Why Should I Care About My Cervix If I Can’t Even See It?2021-11-02T15:50:05-06:00

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Why Should I Care About My Cervix If I Can’t Even See It?

Here’s what you can do to ensure cervical health.

The cervix is the gateway to a woman’s reproductive organs―it’s the entrance to the uterus (womb).  Mucus within the cervix serves as an excellent protective barrier against bacteria/viruses that cause infections. But it’s not 100 percent foolproof ― it needs maintenance checks and a little TLC along the way. So what can you do to ensure cervical health?

1. Get regular Pap smears/HPV testing at the recommended intervals.  Even if not sexually active, women should see their gynecologist for a Pap test every three years while women aged 30-65 should continue this screening interval OR get a Pap test with HPV testing every five years.  Cervical cancer is no laughing matter, and regular screening decreases the incidence of cervical cancer as well as the death rate from cervical cancer.  In certain special high-risk scenarios, women might be advised by their doctor to get more frequent screening.

2. Women who are sexually active (regardless of sexual orientation), particularly women with multiple sexual partners, should get regular screening for sexually transmitted infections.  Sexually transmitted infections like chlamydia and gonorrhea can lead to cervicitis (inflammation of the cervix), as well as pelvic infections.  Occasionally, these infections compromise a woman’s future ability to get pregnant by causing scar tissue formation in the uterus and fallopian tubes even when the infection is mild.

Signs that suggest you should see a doctor for a check are a fishy odor (particularly after sex or during your period), mucus that’s gray or green or yellow.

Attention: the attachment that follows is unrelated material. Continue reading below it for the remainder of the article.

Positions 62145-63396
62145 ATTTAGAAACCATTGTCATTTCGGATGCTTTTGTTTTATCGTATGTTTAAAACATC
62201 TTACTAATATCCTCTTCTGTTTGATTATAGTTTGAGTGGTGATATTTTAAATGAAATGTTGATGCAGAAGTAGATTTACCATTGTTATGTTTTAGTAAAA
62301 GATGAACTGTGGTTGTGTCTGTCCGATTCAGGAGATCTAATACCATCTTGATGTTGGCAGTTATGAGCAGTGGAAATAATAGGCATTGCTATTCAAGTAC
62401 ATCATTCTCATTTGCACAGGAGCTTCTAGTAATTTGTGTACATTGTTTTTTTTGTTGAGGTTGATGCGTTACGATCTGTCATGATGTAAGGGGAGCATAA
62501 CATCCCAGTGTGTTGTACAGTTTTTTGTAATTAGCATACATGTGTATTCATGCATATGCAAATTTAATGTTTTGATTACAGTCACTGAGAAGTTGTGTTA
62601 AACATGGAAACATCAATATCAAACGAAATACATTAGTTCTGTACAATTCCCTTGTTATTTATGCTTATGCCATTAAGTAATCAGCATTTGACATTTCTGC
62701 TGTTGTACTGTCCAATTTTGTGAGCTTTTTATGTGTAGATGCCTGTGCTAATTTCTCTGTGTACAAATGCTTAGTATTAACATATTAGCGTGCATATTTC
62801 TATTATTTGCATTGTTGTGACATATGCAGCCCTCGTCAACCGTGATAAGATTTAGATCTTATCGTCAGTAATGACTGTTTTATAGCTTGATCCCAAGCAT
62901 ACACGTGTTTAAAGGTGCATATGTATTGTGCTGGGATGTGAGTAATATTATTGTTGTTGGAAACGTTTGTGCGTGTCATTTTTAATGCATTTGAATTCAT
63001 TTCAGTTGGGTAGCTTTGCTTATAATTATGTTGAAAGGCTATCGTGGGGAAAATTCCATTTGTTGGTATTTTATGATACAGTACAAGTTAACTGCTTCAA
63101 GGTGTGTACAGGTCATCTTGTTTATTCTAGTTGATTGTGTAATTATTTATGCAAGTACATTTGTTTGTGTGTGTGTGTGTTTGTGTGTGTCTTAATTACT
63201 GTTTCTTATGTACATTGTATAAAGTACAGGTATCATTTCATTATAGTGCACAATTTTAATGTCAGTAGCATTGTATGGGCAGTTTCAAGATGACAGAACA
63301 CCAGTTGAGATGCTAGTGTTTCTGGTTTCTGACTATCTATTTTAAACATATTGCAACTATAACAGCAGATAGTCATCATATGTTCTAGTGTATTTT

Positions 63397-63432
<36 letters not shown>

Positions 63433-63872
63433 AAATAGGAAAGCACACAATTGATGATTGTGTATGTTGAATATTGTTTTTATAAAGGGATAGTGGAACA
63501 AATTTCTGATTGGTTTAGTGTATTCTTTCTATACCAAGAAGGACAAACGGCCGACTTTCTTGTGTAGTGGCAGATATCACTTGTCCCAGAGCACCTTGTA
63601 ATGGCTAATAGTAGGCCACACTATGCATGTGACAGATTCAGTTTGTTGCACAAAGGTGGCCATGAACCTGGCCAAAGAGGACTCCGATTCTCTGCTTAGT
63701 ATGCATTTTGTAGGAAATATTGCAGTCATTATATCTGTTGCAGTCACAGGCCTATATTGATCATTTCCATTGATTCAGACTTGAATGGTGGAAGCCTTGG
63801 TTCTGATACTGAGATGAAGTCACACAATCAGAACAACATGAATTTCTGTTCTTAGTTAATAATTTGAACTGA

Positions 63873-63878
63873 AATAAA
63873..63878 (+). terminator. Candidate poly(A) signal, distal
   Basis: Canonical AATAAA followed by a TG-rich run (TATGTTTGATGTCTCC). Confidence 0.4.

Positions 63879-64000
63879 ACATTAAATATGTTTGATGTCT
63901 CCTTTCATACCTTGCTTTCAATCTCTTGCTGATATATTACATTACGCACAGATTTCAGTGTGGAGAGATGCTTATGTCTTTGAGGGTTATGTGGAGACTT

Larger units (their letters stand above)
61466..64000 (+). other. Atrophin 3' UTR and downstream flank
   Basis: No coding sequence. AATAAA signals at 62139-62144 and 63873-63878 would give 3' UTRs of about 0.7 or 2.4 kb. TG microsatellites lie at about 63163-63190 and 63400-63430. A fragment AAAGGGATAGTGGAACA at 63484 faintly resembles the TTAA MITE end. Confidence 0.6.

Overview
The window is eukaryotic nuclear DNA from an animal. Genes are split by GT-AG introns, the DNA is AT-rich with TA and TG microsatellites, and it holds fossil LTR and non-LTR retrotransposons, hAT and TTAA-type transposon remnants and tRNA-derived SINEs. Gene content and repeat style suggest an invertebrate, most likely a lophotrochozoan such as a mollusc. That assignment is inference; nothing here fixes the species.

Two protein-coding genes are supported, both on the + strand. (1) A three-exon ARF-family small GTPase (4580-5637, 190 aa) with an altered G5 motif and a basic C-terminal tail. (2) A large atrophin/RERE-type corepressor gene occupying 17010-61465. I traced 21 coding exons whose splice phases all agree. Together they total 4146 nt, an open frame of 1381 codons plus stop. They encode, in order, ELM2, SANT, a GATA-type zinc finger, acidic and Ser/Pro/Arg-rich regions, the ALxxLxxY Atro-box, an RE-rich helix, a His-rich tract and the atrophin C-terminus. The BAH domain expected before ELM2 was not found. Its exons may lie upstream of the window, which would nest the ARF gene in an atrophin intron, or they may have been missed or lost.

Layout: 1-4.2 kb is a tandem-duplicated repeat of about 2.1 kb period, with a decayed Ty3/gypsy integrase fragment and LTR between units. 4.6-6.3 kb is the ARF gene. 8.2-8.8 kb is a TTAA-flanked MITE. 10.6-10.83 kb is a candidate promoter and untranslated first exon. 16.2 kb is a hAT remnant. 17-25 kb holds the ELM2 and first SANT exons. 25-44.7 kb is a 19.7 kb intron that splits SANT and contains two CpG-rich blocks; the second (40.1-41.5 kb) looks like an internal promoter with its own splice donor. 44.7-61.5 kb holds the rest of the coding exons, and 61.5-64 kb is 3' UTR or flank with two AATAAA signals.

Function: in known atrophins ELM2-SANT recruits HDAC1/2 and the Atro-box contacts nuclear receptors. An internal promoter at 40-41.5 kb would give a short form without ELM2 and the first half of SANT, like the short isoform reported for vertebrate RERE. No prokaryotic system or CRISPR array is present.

3.  Cervical mucus can teach you a lot about your hormones/ your body.  Many women find that the quality of their mucus changes throughout their menstrual cycle: In the days when women are their most fertile, the mucus from the cervix tends to be clear and stretchy (an effect stemming from the increasing estrogen levels that happen right before ovulation) and this is a good sign for women to have unprotected sex (if they’re trying to conceive a baby) or not (if they’re trying to avoid conception).  After ovulation, the mucus becomes white and clumpy (progesterone effect)―by this time, it’s too late to try and conceive.  Remember, though, that these signs are just a guide and proper contraception use (condoms, etc) are the most effective way to avoid conception (if that’s your goal).

4. Some women who are very comfortable with their bodies use self-cervical exams to help figure out when they’re most fertile.  As a woman nears ovulation, the cervix tends to soften up, and the opening feels more open.  At other times of the month, the cervix is higher up in the vagina and the opening is more closed.

To minimize the risk of infection, always use clean fingers if you try to check your cervix/mucus.

5.  Contrary to popular belief, douching is not necessary for health maintenance.It disrupts the balance of the pH and the healthy bacteria in the vagina/cervix.

6. Some women find that after pregnancy, or for genetic reasons, that their cervix hangs quite low (sometimes even past the opening of the vagina).  This is called uterine prolapse.  Aids like pessaries can assist, or if your doctor thinks necessary, surgery can help lift the uterus and cervix to a more normal position.

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